The return to in-person Sundance — movies, snow and an eye to the future

Marquee of a theater
The Egyptian Theater on Main Street in Park City, Utah, during the Sundance Film Festival.
(Arthur Mola / Invision / AP)

Hello! I’m Mark Olsen. Welcome to another edition of your regular field guide to a world of Only Good Movies.

The Sundance Film Festival launched Thursday, and I am on the ground in Park City, Utah, with a team of colleagues for the first time since pre-pandemic 2020.

Editor Matt Brennan is overseeing a daily newsletter from the festival, a handy guide if you are there or keeping tabs on things from afar.

As a preview to this year’s event, I examined an existential question — What’s the point? In 2023, what is Sundance for?

And while the box office for arthouse movies has continued to struggle, and streaming services seem to be in a transitional moment between a hunger for acquiring new movies and producing movies of their own, the responses I got were unexpectedly — however guardedly — optimistic.

As Howard Cohen, co-president of the distributor Roadside Attractions said, “I don’t think it’s an existential moment, because I think that indie films will survive. But certainly old models are being, let’s say, heavily reevaluated.”

And this year’s festival just might provide some answers to what the future of independent film might be, to how the industry adjusts itself and what it is that new audiences wanting something different might be looking for. As John Sloss, founder of Cinetic Media put it, “The short answer is we don’t know. We don’t know how the theatrical experience is going to work for specialized movies and is that audience going to come back. I think to a certain extent, the distributors and this market will be the canaries in the coal mine about what the confidence is that that market’s going to return. … I think we’ll learn a lot by what happens at the festival and in the immediate aftermath.”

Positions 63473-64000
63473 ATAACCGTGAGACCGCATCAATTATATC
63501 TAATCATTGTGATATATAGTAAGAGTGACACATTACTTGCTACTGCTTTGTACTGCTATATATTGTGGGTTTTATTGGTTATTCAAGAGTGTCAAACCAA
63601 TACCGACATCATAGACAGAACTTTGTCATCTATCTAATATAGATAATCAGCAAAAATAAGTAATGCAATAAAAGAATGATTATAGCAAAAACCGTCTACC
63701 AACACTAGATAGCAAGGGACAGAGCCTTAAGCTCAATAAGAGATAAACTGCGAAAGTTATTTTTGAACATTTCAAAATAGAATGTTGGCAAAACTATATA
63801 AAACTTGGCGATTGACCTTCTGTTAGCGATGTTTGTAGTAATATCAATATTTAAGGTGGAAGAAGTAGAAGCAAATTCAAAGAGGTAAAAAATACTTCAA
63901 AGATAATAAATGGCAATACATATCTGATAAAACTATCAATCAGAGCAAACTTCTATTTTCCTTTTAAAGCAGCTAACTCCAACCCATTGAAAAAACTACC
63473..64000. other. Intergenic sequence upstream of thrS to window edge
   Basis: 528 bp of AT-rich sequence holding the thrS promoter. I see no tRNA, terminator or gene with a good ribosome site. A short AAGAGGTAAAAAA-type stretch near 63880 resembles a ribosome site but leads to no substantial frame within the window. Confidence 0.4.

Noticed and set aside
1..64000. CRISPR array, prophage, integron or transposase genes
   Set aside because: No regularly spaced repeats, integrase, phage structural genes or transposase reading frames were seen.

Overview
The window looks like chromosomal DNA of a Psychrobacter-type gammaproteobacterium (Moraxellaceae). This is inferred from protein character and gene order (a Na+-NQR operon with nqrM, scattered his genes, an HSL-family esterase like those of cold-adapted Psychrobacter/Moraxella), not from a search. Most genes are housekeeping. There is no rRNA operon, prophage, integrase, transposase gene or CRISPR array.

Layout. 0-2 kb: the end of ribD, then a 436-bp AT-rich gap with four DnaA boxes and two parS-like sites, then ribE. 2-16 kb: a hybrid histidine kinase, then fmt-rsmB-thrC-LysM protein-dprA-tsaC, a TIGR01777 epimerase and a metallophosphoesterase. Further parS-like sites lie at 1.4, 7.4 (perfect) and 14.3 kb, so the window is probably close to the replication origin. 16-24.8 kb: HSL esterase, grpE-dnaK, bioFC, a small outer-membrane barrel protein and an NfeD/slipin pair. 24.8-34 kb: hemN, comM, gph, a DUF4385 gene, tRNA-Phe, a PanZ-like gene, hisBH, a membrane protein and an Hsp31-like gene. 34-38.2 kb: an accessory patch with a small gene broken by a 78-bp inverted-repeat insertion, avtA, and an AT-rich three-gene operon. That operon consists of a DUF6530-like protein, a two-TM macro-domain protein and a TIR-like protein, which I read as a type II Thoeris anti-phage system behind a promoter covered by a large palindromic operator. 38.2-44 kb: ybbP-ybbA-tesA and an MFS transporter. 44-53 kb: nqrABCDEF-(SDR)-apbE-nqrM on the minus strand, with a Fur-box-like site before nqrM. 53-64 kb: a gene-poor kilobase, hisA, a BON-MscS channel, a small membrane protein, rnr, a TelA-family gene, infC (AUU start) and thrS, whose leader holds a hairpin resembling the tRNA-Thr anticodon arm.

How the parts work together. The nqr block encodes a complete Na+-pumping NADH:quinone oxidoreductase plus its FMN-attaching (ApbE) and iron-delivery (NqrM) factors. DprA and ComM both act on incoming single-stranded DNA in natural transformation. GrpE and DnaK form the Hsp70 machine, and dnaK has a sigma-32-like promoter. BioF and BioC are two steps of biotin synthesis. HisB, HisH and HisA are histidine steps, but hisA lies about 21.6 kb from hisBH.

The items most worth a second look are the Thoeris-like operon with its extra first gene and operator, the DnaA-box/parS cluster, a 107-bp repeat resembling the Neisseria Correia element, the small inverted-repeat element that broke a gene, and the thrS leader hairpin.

Aside from filmmaker Nicole Holofcener declaring what she considers an acceptable size TV if you simply have to watch her movies on streaming — “It’s OK to watch mine on a large TV. I’ll say large. Sixty-five-inch, no less.” — I also got Sundance Institute CEO Joana Vicente to speak on what she sees as one of the truest values of the festival.

“It kind of sets the tone for the year,” Vicente said. It’s this opportunity to spotlight all of the amazing new voices, new films that the team is excited about. And we put them out there and it’s like we are setting culture. We are really creating the conversation.”

Ryan Faughnder, in his newsletter the Wide Shot, took a look at the likely sales potential at this year’s festival, with films such as “Cat Person,” “Eileen” and “Theater Camp” all on the market.

Yet, as Ryan noted, it is likely that “Distributors’ appetites are waning this year. Studios and streamers are pulling back on their spending as they adapt to shifting priorities in the industry. Buying the distribution rights to fancy awards contenders isn’t a top focus for major entertainment companies right now, as finances tighten and streaming business proves to be more challenging than expected.”

Critic Justin Chang wrote a guide of his own, with six notable titles that audiences should keep an eye out for, including Raven Jackson’s “All Dirt Roads Taste of Salt,” Maite Alberdi’s “The Eternal Memory” and C.J. “Fiery” Obasi’s “Mami Wata.”

Dede Allen at the Academy. Lest anyone let long-distance Sundance FOMO get the better of them, know that while I am very happy to be in Utah and covering the festival, I am very upset to be missing this weekend’s program at the Academy Museum as part of their ongoing celebration of editor Dede Allen.

First up on Saturday is Arthur Penn’s 1975 “Night Moves,” starring Gene Hackman, Jennifer Warren and Melanie Griffith in one of her first major roles. The film is a bleak, despairing neo-noir that features one of the quintessential lines of ‘70s cinema, when Hackman answers the question of who is winning a football game by saying, “Nobody. One side’s just losing slower than the other.” (The movie also has an unexpected put-down about Éric Rohmer movies.)